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The apple pie is dead. Long live the apple pie.

Tim Nelson
Updated: September 13, 2018

In their own ways, McDonald’s and apple pie are both treasured American emblems. Subsequently, a logical case could be made that McDonald’s apple pie is representative of America itself. Amid these uncertain times and the questions about America’s fundamental mission and ethos they inspire, it shouldn’t come as a surprise that the McDonald’s apple pie is also no longer what we once thought it was.

In the near future, McDonald’s apple pies will undergo some marginal changes and ingredient shuffling in order to deliver the optimal Americana-inspired fast food dessert experience. Starting on the outside, the tasty treat will now feature a more prominent lattice-top crust in order to emulate the look of a real apple pie. Where there once was a sprinkled cinnamon and sugar topping there will now be only a sprinkled sugar topping. Minimalism is in, after all.

But fear not, cinnamon lovers! That sweet spice, which once asserted itself on the surface of the McDonald’s apple pie like an American flag in the lunar soil, can now be found inside the pie itself. Not only that, but the apples inside are sliced now. McDonald’s has disrupted— nay, transcended— the apple chopping experience, offering eaters the chance to munch on heartier chunks of Golden Delicious, Jonagold, Rome, Gala, Ida Red and Fuji. Those apples are American-grown because McDonald’s believes in keeping jobs here in the US rather than getting its apples from China (one of the world’s other leading producers).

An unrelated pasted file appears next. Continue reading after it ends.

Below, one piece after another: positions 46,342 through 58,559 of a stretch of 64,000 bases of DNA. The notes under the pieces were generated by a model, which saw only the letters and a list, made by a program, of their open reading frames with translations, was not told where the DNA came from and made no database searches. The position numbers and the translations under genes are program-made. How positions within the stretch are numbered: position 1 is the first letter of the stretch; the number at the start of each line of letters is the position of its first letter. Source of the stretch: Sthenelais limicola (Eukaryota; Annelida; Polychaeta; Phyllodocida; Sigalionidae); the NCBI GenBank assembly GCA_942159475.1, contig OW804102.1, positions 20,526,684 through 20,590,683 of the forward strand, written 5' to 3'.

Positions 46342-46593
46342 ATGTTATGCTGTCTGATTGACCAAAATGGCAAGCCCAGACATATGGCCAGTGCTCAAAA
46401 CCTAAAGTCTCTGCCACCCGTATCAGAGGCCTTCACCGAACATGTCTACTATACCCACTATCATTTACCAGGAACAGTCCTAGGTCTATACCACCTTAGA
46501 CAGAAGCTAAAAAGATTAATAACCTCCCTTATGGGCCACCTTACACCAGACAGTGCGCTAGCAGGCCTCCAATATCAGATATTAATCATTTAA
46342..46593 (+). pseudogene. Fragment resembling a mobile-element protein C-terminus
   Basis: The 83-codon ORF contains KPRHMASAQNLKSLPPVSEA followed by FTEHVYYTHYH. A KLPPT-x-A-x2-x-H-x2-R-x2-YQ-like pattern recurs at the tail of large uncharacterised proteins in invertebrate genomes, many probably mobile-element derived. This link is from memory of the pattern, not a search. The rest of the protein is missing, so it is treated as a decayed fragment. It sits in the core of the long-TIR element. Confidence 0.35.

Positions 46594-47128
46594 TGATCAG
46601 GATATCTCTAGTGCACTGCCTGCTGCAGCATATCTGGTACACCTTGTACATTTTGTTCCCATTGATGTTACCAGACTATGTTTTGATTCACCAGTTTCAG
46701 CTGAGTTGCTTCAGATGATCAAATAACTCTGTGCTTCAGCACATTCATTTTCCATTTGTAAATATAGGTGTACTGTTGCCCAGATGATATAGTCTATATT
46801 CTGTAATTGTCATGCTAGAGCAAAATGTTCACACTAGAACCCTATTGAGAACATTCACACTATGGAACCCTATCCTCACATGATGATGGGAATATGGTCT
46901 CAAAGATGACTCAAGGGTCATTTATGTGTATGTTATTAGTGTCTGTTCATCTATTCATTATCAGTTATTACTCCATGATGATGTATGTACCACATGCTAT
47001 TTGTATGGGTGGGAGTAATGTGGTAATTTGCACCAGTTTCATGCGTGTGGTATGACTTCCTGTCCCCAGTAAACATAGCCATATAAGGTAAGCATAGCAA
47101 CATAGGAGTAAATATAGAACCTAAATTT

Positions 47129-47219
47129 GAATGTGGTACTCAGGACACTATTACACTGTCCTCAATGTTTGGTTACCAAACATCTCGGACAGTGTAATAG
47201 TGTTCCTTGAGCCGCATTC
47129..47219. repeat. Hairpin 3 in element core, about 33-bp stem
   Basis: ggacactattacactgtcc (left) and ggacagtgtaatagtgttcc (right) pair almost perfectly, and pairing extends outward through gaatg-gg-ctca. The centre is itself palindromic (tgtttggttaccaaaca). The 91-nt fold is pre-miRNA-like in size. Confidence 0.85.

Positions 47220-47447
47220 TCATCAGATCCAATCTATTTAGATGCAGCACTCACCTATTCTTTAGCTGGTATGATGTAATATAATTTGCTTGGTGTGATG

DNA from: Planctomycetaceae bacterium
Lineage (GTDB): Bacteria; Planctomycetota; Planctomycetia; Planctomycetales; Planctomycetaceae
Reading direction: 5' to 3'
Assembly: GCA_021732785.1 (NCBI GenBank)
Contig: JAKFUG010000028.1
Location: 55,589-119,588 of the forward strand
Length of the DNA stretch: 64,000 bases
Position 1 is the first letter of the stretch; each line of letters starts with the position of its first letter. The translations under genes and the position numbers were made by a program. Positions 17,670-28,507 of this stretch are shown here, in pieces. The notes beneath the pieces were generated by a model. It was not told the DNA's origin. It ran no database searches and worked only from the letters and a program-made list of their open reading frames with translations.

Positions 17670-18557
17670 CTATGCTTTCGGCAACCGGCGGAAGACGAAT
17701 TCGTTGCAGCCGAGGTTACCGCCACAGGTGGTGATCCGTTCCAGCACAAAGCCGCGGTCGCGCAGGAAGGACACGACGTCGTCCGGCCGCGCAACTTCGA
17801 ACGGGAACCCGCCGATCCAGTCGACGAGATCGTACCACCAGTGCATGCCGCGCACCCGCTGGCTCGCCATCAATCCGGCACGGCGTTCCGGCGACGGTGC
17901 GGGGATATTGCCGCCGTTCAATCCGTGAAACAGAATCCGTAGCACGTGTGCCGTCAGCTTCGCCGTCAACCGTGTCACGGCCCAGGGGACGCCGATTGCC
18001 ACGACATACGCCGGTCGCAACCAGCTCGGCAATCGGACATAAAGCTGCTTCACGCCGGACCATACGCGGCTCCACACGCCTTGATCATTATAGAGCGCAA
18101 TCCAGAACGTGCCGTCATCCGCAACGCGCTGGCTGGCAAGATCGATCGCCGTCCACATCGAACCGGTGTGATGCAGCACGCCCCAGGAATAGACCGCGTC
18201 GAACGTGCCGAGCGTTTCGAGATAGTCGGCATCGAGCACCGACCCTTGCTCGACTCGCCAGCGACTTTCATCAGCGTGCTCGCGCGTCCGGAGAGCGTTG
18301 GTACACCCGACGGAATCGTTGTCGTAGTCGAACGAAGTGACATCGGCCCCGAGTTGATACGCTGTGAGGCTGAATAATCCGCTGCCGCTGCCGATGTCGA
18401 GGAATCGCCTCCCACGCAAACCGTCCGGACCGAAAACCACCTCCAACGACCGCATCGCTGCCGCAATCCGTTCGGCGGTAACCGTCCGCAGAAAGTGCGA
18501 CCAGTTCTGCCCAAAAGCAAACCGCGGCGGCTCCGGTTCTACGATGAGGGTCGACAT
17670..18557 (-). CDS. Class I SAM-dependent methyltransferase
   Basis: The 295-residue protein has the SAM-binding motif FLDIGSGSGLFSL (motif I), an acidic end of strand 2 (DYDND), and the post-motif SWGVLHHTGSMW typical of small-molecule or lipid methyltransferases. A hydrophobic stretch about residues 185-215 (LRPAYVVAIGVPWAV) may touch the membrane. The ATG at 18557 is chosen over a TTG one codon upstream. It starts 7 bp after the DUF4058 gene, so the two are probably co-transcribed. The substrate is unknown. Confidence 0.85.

As McDonald’s sees it, these changes to its vaguely autumnal offering is just the latest sign that the multinational fast food corporation is turning over a new leaf. "Our new freshly baked apple pie recipe is in line with other positive changes we have made," said McDonald’s spokesperson Tiffany Briggs in a statement. "We removed, for example, artificial preservatives from our Chicken McNuggets and switched to real butter in our breakfast sandwiches because those changes matter to our guests.”

The McDonald’s apple pie was born in 1968, a tumultuous year that featured the assassination of Dr. Martin Luther King Jr and the violent suppression of protestors at the Democratic National Convention in Chicago. The tasty treat underwent radical change in 1992 when it transitioned from a fried to a baked dessert, just two years after the first McDonald’s opened in Moscow and ushered in the collapse of Soviet communism. In the years since, a variety of pie flavors have proliferated at various locations around the US and the globe, but the apple remains the vanguard of the fast food giant’s dessert menu.

Will the tweaked apple pie usher in radical changes to US or global politics? Will noted McDonald’s fan Donald Trump tweet about how the new changes are “very unfair to me” send the company’s stock prices tumbling? Is McDonald’s still a cultural force in today’s post-postmodernist landscape?

The only thing we know for sure is that their apple pie—and America— will never truly be the same again. As with all things in America, prices and participation may vary. 

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